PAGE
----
Pacific Storms Delay Dragon’s Return Flight From ISS

By  //  March 25, 2013

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Departure Now Set For Tuesday, March 26

(Video: ReelNASA)

BREVARD COUNTY • KENNEDY SPACE CENTER, FLORIDA – The return flight of the SpaceX Dragon spacecraft from the International Space Station back to Earth has been moved to Tuesday.

The return to Earth of SpaceX’s Dragon spacecraft has been delayed by one day because of storms near the recovery site in the Pacific Ocean. (Image courtesy of NASA)

Originally planned for today, Dragon’s return was moved back one day because of storms near the recovery site in the Pacific Ocean off the coast of Baja California.

NASA has said the delay will not affect analysis of sensitive scientific experiments Dragon will be bringing back to Earth.

The Dragon will detach from the ISS Harmony module and monitored by ISS Expedition 35 Flight Engineer and NASA astronaut Tom Marshburn and ISS Expedition 35 Commander Chris Hadfield of the Canadian Space Agency during its flight home.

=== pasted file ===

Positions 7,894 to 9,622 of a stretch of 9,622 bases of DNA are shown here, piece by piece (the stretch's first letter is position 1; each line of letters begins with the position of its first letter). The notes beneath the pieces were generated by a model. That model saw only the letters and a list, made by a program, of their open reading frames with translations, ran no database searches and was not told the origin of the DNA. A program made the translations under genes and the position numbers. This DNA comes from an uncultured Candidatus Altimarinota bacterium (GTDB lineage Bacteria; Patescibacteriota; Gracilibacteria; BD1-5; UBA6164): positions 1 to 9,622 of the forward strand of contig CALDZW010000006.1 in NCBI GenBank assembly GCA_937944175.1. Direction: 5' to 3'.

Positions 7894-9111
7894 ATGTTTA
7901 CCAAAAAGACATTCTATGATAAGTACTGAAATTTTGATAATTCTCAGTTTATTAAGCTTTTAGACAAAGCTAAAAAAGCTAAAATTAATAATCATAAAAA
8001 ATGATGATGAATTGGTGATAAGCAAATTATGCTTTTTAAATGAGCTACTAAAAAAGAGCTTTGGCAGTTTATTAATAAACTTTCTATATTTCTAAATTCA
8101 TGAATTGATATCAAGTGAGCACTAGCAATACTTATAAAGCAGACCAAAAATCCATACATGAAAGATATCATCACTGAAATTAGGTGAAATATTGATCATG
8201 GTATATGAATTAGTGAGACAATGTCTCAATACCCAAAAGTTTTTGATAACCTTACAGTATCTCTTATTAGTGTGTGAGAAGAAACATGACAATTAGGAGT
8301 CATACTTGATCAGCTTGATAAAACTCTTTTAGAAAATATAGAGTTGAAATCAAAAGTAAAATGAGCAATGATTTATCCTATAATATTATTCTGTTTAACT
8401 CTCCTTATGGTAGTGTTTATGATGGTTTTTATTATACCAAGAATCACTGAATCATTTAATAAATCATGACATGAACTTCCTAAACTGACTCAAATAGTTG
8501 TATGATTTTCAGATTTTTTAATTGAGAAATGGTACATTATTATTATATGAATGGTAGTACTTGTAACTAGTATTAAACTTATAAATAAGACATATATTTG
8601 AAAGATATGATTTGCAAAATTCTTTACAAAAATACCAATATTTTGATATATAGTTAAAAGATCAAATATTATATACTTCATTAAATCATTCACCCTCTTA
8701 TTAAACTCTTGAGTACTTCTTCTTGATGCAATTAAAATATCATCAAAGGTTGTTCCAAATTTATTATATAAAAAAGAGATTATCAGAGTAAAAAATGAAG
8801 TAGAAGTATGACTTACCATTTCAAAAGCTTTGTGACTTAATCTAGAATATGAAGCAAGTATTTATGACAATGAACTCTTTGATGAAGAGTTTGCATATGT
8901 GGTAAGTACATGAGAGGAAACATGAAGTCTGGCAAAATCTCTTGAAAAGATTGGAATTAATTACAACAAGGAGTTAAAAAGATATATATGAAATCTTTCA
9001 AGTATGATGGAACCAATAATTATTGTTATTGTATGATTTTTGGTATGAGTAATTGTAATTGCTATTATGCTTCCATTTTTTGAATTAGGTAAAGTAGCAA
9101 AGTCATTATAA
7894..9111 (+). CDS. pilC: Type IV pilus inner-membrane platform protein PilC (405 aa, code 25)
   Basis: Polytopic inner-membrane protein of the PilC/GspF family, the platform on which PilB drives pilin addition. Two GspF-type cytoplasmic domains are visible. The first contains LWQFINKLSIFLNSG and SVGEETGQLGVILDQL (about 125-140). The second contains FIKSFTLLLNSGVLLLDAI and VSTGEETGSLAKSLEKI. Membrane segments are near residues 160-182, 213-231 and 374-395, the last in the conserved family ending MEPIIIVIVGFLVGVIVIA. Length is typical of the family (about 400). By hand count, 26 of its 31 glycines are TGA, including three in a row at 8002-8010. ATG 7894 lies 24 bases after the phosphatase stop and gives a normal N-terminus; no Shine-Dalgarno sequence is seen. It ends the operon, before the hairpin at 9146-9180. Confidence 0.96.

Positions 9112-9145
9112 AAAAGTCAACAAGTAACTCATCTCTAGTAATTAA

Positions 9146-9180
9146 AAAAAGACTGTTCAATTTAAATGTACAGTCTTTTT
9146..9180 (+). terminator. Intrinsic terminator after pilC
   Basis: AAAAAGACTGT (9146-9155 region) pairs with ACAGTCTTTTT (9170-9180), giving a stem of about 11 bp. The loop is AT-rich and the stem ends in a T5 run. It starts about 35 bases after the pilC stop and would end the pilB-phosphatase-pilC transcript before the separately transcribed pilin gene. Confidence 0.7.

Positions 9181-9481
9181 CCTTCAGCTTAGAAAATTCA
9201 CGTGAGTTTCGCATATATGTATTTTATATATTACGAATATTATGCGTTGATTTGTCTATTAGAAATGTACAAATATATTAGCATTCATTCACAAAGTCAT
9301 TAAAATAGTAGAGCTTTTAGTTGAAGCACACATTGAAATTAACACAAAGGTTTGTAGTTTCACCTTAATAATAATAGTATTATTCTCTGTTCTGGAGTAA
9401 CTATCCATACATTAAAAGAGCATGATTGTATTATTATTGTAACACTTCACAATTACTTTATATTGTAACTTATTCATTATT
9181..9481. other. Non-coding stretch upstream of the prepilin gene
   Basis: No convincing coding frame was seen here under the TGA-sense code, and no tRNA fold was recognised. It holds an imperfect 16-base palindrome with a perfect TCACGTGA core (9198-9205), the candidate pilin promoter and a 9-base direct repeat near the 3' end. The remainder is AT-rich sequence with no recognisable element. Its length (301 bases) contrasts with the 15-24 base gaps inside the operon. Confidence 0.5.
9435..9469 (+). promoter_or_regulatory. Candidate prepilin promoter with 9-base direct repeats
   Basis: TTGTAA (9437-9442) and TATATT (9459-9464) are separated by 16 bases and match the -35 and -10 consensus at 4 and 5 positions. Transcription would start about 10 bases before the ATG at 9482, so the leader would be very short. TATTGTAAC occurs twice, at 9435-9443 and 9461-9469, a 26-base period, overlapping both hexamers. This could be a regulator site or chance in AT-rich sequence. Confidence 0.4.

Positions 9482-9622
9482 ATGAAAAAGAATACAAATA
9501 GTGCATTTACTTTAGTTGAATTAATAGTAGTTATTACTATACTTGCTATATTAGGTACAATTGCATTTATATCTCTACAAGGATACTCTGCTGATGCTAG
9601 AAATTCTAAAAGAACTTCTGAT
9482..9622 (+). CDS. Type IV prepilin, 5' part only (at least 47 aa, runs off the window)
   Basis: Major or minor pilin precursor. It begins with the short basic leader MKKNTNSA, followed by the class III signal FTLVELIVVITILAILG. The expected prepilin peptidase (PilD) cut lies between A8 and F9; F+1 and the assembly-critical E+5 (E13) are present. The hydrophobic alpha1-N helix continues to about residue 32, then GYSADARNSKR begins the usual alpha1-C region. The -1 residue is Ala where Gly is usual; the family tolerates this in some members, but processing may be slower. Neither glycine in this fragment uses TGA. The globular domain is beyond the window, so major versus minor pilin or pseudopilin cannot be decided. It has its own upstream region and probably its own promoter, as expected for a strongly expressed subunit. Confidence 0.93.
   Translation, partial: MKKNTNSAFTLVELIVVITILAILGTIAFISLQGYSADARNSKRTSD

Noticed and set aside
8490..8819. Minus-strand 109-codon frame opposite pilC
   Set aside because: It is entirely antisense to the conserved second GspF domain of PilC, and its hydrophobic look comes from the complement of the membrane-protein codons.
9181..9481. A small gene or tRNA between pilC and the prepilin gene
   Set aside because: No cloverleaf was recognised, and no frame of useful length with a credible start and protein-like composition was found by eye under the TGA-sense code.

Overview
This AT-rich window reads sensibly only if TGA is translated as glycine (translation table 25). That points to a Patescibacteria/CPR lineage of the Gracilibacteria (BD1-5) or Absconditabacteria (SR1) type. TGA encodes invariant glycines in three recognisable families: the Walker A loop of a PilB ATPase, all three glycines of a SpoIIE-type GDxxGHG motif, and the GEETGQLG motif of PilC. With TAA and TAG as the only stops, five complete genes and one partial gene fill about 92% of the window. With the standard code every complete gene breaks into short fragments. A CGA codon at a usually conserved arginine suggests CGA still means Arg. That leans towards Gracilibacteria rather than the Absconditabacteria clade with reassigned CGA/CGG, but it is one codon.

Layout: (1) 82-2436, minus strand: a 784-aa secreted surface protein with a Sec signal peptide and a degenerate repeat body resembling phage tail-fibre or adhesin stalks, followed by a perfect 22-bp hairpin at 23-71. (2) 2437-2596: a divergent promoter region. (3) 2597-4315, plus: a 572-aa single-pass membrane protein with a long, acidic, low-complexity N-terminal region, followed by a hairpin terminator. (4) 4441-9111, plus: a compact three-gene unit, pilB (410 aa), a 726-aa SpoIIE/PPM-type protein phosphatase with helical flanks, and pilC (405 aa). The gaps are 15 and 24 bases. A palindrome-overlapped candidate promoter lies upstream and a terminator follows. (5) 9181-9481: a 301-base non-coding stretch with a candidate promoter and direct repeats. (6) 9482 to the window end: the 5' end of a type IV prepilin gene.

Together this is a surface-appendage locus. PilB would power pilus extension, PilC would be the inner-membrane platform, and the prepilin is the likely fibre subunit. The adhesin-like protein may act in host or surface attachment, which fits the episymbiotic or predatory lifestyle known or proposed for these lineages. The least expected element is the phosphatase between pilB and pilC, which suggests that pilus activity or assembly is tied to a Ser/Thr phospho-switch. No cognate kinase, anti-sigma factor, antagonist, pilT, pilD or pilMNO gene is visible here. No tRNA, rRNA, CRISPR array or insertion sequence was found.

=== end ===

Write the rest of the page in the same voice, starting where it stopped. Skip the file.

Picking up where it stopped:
Detachment time is expected to come shortly after 7 a.m. Tuesday as the space station’s robotic arm releases the spacecraft and its securing bolts are uncoupled.

Dragon will then execute three thruster firings to maneuver away from the ISS.

The spacecraft’s de-orbit burn is planned for 11:40 a.m. with splashdown coming about 12:36 p.m. west of Baja California in the Pacific Ocean.

On board the Dragon will be some 2,668 pounds of science samples from ISS research, along with biology and biotechnology studies, physical science investigations and educational activities.

Specific ISS experiments assist NASA researchers in assessing long-duration spaceflight upon the human body.

Also coming back aboard the Dragon are a series of plant samples that have studied food production during future long-duration space missions and could possibly enhance food production on Earth.

The Dragon blasted off from Cape Canaveral Air Force Station on March 1 aboard a Falcon 9 rocket.

SpaceX is the first commercial company to perform a resupply for NASA to the International Space Station. Manned SpaceX Dragon flights to the ISS could come as early as 2017.